Who the hell does National Security Advisor Susan Rice think she is? Does she believe in freedom of speech? How else to explain her disdainful tweet: “Personal attacks in Israel directed at Sec Kerry totally unfounded and unacceptable.” Unacceptable? Is it only Israel that has no right to criticize him? Has Rice forgotten that Israel, like the United States, is a democracy that enshrines the freedom of speech?
There has been a penchant of late by those in the Obama Administration to treat Israel like an errant schoolboy. When Israel Defense Minister Moshe Ya’alon said, according to media reports, that John Kerry is “obsessive and messianic,” State Department spokeswoman Jennifer Psaki said that Ya’alon’s remarks, if accurate, are “offensive and inappropriate, especially given all that the U.S. is doing to support Israel’s security needs.”
Aha. So, it would follow that any country that the US is similarly doing a great deal for would come under similar condemnation by the State department were they to criticize American leaders.
Let’s see. I would assume that most of us would agree that the United States, in seeing its brave soldiers die to stop the Taliban from taking over Afghanistan, not to mention spending a trillion-odd dollars in the war there, has done a great deal more for Afghanistan than Israel. Yet, here is President Hamid Karzai’s official pronouncement about the United States, just this past January 17:
“As a result of bombardment by American forces last night … in Siahgird district of Parwan province, one woman and seven children were martyred and one civilian injured. The Afghan government has been asking for a complete end to operations in Afghan villages for years, but American forces acting against all mutual agreements … have once again bombarded a residential area and killed civilians.”
This follows a pattern of Karzai of attacking American troops—who have saved his country from Taliban Neanderthals—as killers, rapists, marauders, etc. Just two days ago this wretched ingrate actually had the temerity to say that in the 12 years NATO troops have been in Afghanistan his country has gone backward. Yet, I have searched in vein on Susan Rice’s Twitter feed for a condemnation of Karzai for his absolutely disgusting remarks about our heroes in uniform.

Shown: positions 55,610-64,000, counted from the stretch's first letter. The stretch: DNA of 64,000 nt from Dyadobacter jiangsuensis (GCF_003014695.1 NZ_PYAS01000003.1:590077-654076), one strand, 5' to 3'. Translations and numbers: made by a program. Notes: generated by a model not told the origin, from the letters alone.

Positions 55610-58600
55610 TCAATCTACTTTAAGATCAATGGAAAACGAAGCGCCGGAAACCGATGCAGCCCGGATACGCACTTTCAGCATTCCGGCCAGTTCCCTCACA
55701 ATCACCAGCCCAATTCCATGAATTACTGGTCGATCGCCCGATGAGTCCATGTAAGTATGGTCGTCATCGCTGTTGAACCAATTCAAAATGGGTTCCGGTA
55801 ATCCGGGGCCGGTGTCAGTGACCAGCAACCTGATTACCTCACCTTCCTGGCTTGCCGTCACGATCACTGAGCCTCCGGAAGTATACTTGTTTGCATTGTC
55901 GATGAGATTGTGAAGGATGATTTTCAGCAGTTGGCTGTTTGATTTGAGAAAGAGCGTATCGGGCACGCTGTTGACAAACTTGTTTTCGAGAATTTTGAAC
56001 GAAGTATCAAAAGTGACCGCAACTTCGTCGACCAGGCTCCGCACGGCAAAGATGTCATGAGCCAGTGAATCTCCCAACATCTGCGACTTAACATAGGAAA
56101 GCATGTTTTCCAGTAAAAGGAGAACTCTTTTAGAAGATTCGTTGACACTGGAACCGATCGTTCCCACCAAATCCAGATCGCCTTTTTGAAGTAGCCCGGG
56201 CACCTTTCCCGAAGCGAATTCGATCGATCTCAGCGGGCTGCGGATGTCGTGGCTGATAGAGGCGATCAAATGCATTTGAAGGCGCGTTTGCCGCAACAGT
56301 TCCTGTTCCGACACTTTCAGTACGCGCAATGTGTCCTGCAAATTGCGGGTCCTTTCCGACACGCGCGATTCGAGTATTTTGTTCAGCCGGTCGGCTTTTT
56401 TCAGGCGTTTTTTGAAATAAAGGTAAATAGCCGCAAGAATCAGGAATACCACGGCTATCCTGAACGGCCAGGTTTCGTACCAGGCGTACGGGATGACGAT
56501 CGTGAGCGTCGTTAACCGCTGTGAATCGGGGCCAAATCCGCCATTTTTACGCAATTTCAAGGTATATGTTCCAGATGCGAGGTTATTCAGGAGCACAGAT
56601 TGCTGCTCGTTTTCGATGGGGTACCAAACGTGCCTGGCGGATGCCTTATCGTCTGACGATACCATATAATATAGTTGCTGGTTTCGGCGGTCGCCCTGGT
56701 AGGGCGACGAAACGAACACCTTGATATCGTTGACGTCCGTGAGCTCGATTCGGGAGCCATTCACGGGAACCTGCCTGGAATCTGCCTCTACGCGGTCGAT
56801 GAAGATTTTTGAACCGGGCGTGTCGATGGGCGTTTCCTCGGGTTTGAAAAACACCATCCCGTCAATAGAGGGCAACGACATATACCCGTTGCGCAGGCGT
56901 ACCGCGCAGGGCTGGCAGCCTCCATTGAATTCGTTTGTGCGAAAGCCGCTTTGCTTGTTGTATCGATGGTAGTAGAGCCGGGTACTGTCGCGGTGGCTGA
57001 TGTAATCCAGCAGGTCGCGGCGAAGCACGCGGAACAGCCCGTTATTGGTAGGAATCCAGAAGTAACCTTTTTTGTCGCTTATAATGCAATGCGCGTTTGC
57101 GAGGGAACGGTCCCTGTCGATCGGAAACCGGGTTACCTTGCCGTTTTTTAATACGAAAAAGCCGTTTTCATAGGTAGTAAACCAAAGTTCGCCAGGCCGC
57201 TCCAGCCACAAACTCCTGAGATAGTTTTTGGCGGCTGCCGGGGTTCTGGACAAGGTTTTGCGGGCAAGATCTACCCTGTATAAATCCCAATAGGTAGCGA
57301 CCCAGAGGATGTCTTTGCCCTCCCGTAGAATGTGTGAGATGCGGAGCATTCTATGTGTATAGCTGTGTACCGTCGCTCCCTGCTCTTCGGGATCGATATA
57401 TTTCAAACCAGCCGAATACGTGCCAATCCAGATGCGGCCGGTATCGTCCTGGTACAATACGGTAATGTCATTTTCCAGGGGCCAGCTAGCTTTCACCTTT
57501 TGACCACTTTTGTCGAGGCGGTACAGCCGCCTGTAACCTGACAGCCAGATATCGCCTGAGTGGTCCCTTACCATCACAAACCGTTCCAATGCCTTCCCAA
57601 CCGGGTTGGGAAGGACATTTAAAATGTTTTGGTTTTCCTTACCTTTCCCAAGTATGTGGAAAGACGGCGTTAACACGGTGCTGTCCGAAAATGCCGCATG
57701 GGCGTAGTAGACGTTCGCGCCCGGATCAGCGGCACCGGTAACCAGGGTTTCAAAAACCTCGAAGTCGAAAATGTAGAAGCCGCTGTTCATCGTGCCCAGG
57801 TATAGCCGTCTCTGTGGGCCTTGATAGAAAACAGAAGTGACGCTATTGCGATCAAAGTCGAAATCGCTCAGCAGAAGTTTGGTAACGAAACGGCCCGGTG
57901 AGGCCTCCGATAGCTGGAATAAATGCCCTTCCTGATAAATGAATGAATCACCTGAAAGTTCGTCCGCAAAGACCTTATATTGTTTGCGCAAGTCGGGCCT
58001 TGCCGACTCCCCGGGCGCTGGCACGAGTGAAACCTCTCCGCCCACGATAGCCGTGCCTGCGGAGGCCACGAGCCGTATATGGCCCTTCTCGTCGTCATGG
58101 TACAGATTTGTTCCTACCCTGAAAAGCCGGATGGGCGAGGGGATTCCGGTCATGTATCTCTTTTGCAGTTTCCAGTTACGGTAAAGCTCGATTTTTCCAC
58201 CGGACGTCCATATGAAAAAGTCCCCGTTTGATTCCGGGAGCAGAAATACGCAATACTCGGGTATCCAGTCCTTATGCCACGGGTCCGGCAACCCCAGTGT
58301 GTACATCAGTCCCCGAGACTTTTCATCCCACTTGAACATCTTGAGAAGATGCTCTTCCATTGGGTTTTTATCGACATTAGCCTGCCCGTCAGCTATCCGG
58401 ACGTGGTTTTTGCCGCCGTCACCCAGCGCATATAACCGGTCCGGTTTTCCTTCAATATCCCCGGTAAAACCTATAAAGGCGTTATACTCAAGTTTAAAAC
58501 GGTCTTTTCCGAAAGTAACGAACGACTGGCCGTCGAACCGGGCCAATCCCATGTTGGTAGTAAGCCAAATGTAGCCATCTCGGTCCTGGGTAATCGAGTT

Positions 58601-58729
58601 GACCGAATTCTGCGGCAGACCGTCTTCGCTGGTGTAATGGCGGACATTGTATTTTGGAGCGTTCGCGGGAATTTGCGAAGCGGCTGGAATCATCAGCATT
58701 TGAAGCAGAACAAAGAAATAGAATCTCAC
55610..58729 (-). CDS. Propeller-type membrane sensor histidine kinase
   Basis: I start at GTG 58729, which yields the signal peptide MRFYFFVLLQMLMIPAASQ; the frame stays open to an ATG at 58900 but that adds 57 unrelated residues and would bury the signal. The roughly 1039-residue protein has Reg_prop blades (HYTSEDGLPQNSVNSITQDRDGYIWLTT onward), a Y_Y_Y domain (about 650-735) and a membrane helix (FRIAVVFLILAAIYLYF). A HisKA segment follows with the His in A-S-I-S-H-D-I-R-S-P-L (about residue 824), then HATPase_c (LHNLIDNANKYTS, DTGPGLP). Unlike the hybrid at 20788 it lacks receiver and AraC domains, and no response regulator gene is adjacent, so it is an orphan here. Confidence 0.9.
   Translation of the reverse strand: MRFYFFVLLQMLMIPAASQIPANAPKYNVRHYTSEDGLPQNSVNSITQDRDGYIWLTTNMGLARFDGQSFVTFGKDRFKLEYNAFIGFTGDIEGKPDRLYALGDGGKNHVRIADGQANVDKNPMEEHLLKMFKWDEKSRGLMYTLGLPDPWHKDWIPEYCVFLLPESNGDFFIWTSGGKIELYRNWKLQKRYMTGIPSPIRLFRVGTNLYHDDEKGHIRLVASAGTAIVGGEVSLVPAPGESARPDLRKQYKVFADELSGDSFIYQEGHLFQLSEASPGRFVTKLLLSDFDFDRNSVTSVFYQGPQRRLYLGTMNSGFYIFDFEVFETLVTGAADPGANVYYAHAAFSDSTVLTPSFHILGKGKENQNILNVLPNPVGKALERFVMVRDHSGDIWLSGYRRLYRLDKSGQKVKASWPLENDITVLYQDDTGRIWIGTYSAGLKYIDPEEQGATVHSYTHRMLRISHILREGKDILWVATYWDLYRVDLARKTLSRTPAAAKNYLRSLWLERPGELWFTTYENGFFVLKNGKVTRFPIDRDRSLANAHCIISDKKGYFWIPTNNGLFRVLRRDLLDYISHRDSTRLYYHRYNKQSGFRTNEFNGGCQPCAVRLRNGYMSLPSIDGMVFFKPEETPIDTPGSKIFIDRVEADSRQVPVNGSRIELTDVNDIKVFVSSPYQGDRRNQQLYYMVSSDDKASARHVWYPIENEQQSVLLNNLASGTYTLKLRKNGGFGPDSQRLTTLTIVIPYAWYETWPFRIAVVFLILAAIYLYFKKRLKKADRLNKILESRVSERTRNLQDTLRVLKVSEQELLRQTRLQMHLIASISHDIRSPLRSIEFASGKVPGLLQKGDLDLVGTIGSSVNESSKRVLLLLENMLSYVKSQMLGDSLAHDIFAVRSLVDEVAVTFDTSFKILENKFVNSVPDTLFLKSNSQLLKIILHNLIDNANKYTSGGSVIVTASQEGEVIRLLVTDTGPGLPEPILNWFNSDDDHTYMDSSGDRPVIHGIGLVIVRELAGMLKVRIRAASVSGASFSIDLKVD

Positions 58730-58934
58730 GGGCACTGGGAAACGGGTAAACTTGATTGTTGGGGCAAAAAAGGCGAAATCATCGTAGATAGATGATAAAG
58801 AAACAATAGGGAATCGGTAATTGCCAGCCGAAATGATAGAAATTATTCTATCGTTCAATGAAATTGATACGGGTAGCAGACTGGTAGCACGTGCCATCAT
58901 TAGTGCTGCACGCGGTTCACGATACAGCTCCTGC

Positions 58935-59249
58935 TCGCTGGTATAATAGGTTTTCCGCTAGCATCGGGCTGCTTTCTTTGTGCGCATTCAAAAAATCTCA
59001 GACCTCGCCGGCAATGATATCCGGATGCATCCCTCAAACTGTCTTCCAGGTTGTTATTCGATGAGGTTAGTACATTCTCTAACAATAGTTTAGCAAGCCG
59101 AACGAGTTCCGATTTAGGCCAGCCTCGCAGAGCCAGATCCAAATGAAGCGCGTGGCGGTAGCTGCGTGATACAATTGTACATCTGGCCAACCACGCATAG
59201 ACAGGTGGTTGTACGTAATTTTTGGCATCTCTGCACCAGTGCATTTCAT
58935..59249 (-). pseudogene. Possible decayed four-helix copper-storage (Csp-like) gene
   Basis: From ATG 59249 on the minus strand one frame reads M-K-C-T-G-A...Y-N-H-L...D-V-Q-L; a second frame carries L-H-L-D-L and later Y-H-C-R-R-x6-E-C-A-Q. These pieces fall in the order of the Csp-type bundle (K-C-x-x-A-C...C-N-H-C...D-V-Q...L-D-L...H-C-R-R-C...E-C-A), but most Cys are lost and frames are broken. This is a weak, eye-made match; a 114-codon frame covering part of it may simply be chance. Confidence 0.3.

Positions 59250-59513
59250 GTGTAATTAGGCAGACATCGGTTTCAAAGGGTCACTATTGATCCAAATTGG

Less so have I found a State Department spokesman condemning the Afghan president as having no right to falsely accuse American troops.
No, it seems that Israel alone is prevented from offering a dissenting opinion from the United States.
But there is another reason Susan Rice deserves special opprobrium from her condemnation of Israel, and that is the unique insensitivity she is famous for when it comes to genocide.
Susan Rice was part of Bill Clinton’s National Security Team that in 1994 took no action whatsoever during the Rwanda genocide, leaving more than 800,000 men, women, and children to be hacked to death by machete in the fastest genocide ever recorded.
Not content to insist on American non-involvement, the Clinton administration went a step further by obstructing the efforts of other nations to stop the slaughter. On April 21, 1994, the Canadian UN commandeer in Rwanda, General Romeo Dallaire, declared that he required only 5000 troops to bring the genocide to a rapid halt. In addition, a single bombing run against the RTLM Hutu Power radio transmitting antenna would have made it impossible for the Hutus to coordinate their genocide.